The concept of combining your investments with key social change issues has grown strongly in past decades. The evolution of impact investing has been driven largely by the pioneering work of family-office investors and high-net-worth individuals. 

This cohort lends itself to the impact model because they, obviously, have the requisite liquid capital, but they also have the resources to do foundational analysis of private companies and projects, plus, they have the freedom to make investments that stack-up from a positive impact perspective, not solely a financial one.

Impact Club was founded by Danny Almagor in 2014 as a simple lunch club. He would get together with friends and colleagues to talk and ponder their own journey to making positive change through their investments. 

As the concept grew, so too did the club. Lillian Kline took over management and grew the concept while she was working at Impact Investment Group, and soon members from all over Australia were meeting for regular events, sharing deals, and discussing the economic and philosophical puzzle of how to make capitalism work better for everybody.

Fast-forward to today, and Impact Club has taken another step forward in its evolution as Samantha Clarke takes over management. It’s still member-only, and the bar to entry is high, but what’s consistent is the focus on ensuring members are 100% committed to the impact mission, and that they’ll contribute as much energy and passion as they will capital. 

Sam Wanted Political Change 

Samantha Clarke is now General Manager of Impact Club, and after only three months in the role she’s already boosted membership. But when she made a change in her career, she didn’t have her sights set on investing, she simply wanted to shift Australia back on course. 

“So, I actually started off as a hairdresser. Many, many years ago. But as a young woman wanting to start up her own business, I was really concerned that some of the labor party’s policies weren’t great for small businesses, and I was equally concerned about the lack of action on climate change on the Liberal side. So I knew it was time to jump in, to get involved and have a voice.” Sam says.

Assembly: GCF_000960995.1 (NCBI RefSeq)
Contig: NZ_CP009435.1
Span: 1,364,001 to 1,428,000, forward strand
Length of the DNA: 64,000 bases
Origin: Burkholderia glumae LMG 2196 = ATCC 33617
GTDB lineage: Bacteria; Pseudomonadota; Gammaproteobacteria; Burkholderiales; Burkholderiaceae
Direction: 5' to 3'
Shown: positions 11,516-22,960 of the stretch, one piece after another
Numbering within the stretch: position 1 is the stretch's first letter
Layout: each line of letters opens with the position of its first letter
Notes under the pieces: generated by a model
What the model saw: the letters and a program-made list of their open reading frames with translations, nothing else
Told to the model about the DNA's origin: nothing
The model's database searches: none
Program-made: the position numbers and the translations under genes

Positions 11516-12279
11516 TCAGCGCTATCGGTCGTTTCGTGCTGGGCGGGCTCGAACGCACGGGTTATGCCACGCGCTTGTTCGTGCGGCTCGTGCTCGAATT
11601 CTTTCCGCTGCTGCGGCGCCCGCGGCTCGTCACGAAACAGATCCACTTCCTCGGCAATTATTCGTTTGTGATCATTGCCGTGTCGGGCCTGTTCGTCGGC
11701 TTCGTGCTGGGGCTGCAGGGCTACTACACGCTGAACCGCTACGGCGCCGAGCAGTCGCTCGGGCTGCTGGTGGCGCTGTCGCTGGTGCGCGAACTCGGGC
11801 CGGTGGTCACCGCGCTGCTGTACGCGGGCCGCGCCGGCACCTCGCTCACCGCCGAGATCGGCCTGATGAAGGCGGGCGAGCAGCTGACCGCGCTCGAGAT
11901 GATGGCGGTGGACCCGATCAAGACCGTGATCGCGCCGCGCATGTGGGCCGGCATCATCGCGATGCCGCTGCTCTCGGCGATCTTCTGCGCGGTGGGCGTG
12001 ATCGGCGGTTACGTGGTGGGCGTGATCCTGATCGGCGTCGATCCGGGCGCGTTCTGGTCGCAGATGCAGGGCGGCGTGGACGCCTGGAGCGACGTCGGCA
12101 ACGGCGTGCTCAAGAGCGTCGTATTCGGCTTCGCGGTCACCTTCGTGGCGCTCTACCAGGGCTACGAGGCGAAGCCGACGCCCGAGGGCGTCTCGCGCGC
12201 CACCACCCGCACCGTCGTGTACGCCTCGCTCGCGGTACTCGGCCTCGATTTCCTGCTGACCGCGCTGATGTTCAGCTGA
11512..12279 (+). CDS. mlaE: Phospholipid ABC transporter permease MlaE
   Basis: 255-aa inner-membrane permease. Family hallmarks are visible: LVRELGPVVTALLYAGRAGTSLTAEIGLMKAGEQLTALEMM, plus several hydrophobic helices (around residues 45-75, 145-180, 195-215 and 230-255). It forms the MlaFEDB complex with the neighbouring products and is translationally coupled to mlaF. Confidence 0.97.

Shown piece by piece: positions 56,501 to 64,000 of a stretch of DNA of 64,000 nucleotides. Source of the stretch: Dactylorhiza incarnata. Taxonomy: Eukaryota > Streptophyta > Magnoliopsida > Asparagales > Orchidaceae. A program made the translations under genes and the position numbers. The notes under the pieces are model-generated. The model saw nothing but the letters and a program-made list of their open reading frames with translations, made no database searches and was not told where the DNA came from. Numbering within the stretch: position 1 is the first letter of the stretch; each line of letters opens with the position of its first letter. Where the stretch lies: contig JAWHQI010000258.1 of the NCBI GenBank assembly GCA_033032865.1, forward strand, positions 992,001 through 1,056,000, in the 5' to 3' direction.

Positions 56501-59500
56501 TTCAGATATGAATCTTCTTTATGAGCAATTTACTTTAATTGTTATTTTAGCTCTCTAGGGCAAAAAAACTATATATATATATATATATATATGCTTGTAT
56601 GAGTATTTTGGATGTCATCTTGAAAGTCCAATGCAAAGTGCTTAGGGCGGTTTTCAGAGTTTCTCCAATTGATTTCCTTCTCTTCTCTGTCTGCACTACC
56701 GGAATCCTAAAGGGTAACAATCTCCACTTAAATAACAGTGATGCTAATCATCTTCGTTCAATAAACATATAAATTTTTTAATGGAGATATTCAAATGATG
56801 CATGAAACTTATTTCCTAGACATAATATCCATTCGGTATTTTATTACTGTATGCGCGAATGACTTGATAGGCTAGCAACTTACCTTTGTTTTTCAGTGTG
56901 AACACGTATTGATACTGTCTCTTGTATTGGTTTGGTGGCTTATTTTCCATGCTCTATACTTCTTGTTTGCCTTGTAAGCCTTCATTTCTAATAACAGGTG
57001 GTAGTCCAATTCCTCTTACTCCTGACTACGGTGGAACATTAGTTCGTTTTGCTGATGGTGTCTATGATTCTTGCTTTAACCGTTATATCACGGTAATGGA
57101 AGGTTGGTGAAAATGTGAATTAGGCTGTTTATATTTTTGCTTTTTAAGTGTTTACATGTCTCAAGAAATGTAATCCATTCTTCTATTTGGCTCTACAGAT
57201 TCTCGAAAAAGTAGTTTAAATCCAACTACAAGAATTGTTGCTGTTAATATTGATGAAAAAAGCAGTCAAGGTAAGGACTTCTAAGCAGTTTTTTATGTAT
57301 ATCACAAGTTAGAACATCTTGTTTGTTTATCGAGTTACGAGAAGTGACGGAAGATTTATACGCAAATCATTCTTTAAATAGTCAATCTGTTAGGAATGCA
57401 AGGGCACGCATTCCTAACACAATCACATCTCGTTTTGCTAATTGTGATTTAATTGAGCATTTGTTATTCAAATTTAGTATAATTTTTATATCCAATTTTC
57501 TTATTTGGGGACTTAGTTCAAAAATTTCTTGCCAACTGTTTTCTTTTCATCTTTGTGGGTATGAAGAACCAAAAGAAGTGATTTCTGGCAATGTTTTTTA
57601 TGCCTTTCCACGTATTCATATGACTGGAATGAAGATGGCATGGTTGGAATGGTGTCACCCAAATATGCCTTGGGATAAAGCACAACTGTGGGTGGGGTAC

“My father was actually a local councillor and Mayor of our local area for a long period of time, so I was out campaigning at the age of six, door knocking, handing out leaflets and making cups of tea for branch members at home. Politics was in my blood.”

Sam had a secure job as a hairdresser, but she wasn’t content. She saw the need for change, and she’d seen first-hand that you can’t leave it up to others. 

“So I knocked on my local member of Parliament’s door and said, can I come and work for you one day a week free? I’ve got Monday’s off, I’ll do anything. You know, just so I could have a bit more of a voice within my local community. And after about eight weeks, Andrew Robb offered me a job to come and work with him.” Sam says. 

“I worked for Andrew for about four and a half years and learnt so much, about community management and mobilising volunteers.”

Sam would show others, and discover herself, that she had a natural ability to organise both people and data. She went on to tour the country, training other Liberal party offices on how to manage their membership lists, and target groups on particular issues with emerging big-data systems. 

She ended up in Victoria, helping local offices re-calibrate for changing demographics, but soon she realised, she needed a change. 

“I was having coffee with Andrew Robb one afternoon and he said, Sam, if you don’t get out of politics, now, you’ll never get to run for politics yourself. You’ll get stuck as a career staffer.” 

So she left, and she went to work for a football club. She hoped it would match the community building of politics, but it wasn’t for her, there was no impact! She wanted to change the world. 

Along the way she got married, moved to Norway with her husband, came back to Australia, and then she took a job at the startup networking group Innovation Bay. She was tasked with turning them into a membership organisation, and setting up an Angel Network, easy work for Sam. And it was here that she started to hear the calls for ‘impact investments’.